Through reading supports to keep the data or the paragraph "well stored" in our memory, but it is possible to get the detail idea when we keep book in our hands for more than sufficient time, turning pages of books is not a brilliant idea, but what we have read out that is best supporting for our "reading confidence".

  22. #22
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    Add me to those who prefer books to computer screen...

    Quote Originally Posted by suntrack2
    ...late night reading supports to sleep better.
    I know it's time to go to sleep, when I find I'm reading with my eyes closed.

    ...what we have read out that is best supporting for our "reading confidence".
    Sorry, but you're going to have to explain what you mean by this...
    The facts, gentlemen, and nothing but the facts, for careful eyes are narrowly watching. Isaac Asimov

  23. #23
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    Quote Originally Posted by R.A.F.
    I know it's time to go to sleep, when I find I'm reading with my eyes closed.
    Ever notice how mediocre books tend to get sooo much better when you do it that way?
    "Words that make questions may not be questions at all."
    - Neil deGrasse Tyson, answering loaded question in ten words or less
    at a 2010 talk MCed by Stephen Colbert.

  24. #24
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    Quote Originally Posted by Champion_Munch
    I hate having to read off my screen for too long (even though I do), I'd much rather read off a book. And you can't lie down on a bed and read from a computer screen.

    with regards
    I can; my computer's next to my bed. (The whole chronic pain thing; we planned it that way.) But I can't curl up with it, which is just as important.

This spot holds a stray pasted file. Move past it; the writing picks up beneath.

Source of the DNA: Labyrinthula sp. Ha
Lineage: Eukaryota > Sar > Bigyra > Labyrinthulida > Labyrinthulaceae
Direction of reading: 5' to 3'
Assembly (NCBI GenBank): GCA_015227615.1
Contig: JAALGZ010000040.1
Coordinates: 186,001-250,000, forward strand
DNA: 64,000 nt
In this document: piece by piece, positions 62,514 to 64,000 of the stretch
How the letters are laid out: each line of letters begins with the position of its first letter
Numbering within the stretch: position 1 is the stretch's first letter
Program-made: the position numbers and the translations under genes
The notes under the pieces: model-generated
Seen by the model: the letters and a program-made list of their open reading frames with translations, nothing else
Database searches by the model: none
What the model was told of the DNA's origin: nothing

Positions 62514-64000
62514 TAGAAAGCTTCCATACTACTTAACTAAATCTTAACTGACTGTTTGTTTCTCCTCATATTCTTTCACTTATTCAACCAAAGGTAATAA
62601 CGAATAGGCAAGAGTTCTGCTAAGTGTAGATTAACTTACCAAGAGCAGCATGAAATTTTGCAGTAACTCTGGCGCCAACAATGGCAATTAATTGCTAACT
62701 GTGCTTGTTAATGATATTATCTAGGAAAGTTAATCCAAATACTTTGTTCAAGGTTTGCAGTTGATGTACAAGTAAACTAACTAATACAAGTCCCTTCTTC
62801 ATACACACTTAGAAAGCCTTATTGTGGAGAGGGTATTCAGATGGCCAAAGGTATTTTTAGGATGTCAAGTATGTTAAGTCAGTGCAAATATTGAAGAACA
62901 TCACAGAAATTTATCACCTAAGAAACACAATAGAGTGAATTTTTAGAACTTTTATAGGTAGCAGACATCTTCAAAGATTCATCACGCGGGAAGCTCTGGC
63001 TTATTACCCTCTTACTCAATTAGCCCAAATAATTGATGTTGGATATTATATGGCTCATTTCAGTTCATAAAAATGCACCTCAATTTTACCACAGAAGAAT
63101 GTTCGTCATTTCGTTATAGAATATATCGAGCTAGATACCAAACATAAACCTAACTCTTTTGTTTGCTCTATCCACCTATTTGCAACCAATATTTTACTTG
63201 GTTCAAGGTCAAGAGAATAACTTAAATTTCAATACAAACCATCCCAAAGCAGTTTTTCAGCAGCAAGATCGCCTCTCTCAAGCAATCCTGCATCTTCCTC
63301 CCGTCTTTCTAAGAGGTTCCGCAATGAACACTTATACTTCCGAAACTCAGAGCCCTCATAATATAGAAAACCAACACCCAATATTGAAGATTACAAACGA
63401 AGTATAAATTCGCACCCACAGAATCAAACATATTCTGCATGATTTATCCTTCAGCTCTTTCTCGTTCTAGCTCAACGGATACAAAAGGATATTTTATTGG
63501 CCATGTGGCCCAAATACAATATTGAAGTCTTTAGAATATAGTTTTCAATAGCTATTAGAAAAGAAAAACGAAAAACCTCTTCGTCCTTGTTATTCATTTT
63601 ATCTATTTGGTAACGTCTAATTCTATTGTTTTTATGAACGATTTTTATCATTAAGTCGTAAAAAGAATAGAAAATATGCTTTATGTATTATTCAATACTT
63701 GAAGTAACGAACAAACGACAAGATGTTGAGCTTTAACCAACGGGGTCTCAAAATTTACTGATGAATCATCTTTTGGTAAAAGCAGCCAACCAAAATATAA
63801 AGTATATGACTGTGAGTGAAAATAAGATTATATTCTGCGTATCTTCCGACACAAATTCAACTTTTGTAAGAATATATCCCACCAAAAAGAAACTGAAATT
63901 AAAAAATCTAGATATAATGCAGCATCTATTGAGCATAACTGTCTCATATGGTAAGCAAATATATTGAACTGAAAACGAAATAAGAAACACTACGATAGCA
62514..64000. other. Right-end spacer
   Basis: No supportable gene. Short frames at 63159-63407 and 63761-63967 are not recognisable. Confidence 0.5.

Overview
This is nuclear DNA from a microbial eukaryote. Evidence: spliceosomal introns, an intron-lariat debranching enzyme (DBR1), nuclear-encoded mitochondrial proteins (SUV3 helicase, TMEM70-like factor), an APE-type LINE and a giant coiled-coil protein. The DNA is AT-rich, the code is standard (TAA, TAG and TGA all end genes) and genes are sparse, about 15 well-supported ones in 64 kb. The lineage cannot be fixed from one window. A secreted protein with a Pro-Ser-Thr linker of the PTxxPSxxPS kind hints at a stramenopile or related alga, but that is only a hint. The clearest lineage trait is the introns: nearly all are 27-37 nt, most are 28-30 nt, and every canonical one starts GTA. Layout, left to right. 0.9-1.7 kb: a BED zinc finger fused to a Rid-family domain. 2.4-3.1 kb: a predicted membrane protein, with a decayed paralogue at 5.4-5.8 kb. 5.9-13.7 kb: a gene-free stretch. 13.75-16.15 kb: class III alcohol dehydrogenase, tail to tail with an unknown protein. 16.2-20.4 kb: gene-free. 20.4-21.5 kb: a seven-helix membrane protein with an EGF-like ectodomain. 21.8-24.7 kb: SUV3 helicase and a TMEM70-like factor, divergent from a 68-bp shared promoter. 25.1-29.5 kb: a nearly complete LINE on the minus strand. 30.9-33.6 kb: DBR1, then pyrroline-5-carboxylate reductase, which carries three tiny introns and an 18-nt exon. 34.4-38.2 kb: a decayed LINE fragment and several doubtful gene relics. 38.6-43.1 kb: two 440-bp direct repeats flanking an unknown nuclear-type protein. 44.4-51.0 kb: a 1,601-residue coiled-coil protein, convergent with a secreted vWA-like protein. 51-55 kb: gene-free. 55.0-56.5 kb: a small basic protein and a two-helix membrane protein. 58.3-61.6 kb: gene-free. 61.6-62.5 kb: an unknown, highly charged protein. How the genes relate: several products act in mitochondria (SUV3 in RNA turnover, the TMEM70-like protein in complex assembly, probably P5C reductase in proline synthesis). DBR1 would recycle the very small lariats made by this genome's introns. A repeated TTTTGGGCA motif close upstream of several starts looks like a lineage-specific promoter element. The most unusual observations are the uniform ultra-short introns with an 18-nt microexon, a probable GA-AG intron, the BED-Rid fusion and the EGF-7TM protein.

Add me to those who can't bear to see a book's spine broken--but I'm not as twitchy about it as my neighbor, the librarian. I always half-expect her to snatch the book out of the person's hands, hit them, and start lecturing. (She's right; it does make the pages fall out faster.)

    In fact, I was the only person in most of my classes who never highlighted their books, and I certainly never dogear them. My bookmarks are generally slips of paper that I need somewhere else; if they're in my book, I can find them easier. I know my neighbor wanted to charge people for her time if they returned heavily dog-eared books to the library, causing her to have to stand there for as long as twenty minutes unfolding all the corners.

    And, yes, one of her bosses did encounter the infamous item of library legend, the bacon bookmark.
    _____________________________________________
    Gillian

    "Now everyone was giving her that kind of look UFOlogists get when they suddenly say, 'Hey, if you shade your eyes you can see it is just a flock of geese after all.'"

    "You can't erase icing."

    "I can't believe it doesn't work! I found it on the internet, man!"

  25. #25
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    Quote Originally Posted by Gillianren
    In fact, I was the only person in most of my classes who never highlighted their books, and I certainly never dogear them. My bookmarks are generally slips of paper that I need somewhere else; if they're in my book, I can find them easier.
    Heh. I hated the practice of highlighting a book, and never dog-eared them. I sometimes used bookmarks, but if a book had a decent index, that was rarely necessary. Usually, I'll remember something or I won't, there isn't much middle ground, and highlighting just wastes time I could be using to better study and remember the text.

    These days, I like Postit tape flags. They're obvious and they can be easily removed without damage (as long as you don't leave them too long).


    And, yes, one of her bosses did encounter the infamous item of library legend, the bacon bookmark.
    That would not have even occurred to me. Yeesh.

    I rarely lend out my books. There just aren't many people that are as careful with them. I get annoyed when I lend out a book I've kept in good shape and get a mangled mess back. It just isn't worth it.